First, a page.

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A free, fair, independent regulation of press ethics.

It was obvious when the Leveson enquiry was set up that the recommendations would most likely include a statutory element.  Mr Cameron is therefore being disingenuous in now decrying that element in shock horror terms as a step too far.  He had, after all, indicated he would accept the Leveson proposals. Why set up an enquiry, looking in depth at what went wrong and why, only to distance the government from the conclusions? What is needed now is common sense, not hysterical outbursts about 'press freedom'; freedom has never meant the liberty to hurt others without good cause. It also misrepresents Leveson's proposals for statutory backing.

Leveson does not propose a process for state interference in the workings of the press. He simply suggests that to give teeth to an independent regulatory body it should have support in law. Charities, for example have statutory backing in law but whilst the Charity Commission monitors their activities to ensure ethics and legality it does not interfere with decision making. So what has Leveson proposed?

From an ethical perspective Leveson specifically rejects the idea that unethical press practice were the aberrations committed by rogue journalists. On the contrary, he finds that they were the result or part of a widespread culture. He also concludes that the Press Complaints Commission has signally failed to deal with this culture. The Press has signally failed to regulate itself. He goes further. The PCC he concludes has been part of the problem. It has 'proved itself to be aligned with the interests of the press.'.  There is, thus, a need for an independent body. What is needed he concludes is a "genuinely independent and effective system of self-regulation". Independence here means independent from both the press itself and the state. But it is the press who must come sign up to a sustainable and workable ethical code of practice. The appointment of the Chair and members of the body must not be press placemen; they must be truly independent. The press cannot be their masters by appointing them. They should be appointed through a fair and open process.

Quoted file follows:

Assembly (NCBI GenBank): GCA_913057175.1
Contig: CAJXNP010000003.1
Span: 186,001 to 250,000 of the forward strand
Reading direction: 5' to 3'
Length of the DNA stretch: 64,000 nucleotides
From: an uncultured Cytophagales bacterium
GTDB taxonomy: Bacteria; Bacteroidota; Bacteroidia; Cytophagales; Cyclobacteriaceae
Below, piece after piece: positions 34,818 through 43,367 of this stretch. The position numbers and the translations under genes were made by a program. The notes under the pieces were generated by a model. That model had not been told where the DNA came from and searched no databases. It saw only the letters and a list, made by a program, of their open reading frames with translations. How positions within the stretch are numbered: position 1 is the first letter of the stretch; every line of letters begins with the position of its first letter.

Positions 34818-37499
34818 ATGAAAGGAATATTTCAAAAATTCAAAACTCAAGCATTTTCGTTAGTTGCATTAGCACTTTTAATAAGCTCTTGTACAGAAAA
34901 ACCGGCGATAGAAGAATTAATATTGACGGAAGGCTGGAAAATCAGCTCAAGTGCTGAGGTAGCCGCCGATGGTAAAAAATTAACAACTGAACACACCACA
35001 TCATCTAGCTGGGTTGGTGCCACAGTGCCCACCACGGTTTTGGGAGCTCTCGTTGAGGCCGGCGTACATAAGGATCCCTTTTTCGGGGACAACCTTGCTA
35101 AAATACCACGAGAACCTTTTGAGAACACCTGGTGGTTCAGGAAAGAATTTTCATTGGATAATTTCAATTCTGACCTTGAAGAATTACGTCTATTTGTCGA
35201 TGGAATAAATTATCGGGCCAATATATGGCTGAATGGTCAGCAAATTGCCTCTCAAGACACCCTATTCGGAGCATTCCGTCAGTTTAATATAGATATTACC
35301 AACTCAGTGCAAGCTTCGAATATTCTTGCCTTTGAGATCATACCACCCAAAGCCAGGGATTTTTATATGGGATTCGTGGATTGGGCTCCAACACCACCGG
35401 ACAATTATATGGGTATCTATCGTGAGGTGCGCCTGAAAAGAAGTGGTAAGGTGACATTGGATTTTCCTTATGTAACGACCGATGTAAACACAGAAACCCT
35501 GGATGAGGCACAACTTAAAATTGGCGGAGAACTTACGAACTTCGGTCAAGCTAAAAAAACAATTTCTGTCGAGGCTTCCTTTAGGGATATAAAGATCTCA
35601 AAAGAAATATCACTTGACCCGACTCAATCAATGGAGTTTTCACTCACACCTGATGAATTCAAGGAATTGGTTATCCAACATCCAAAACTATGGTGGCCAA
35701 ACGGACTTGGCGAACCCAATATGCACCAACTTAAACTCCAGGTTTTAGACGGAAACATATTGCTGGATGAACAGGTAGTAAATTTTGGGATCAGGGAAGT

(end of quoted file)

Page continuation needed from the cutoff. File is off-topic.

You might say, well what then is the need for anything else. Leveson concludes that this regulatory body should be underpinned by legislation. This would not set up a body to 'regulate the press'. But it would make compliance with the ethical process a legal requirement. It would give no right to Parliament to interfere in the workings of the press. Indeed it would establish a clear separation of government and the press. If we had a written constitution as in the USA, for example, we no doubt would write into it such a statute to ensure freedom of the press. It would, however, give teeth to the independent regulatory body. This is essential for public confidence in the process and to prevent such a body becoming a poodle of powerful press interests.

To suggest this is a slippery slope to state interference and the erosion of press freedom is ridiculous. There is no doubt that a slipperier slope is a failed regulatory system. The press have created that slippery slope by their unethical culture. Calling a halt to this; having a free and fair, a truly independent regulatory process fostering and monitoring ethical principles in practice is the best way of ensuring we don't slide further down that slope.



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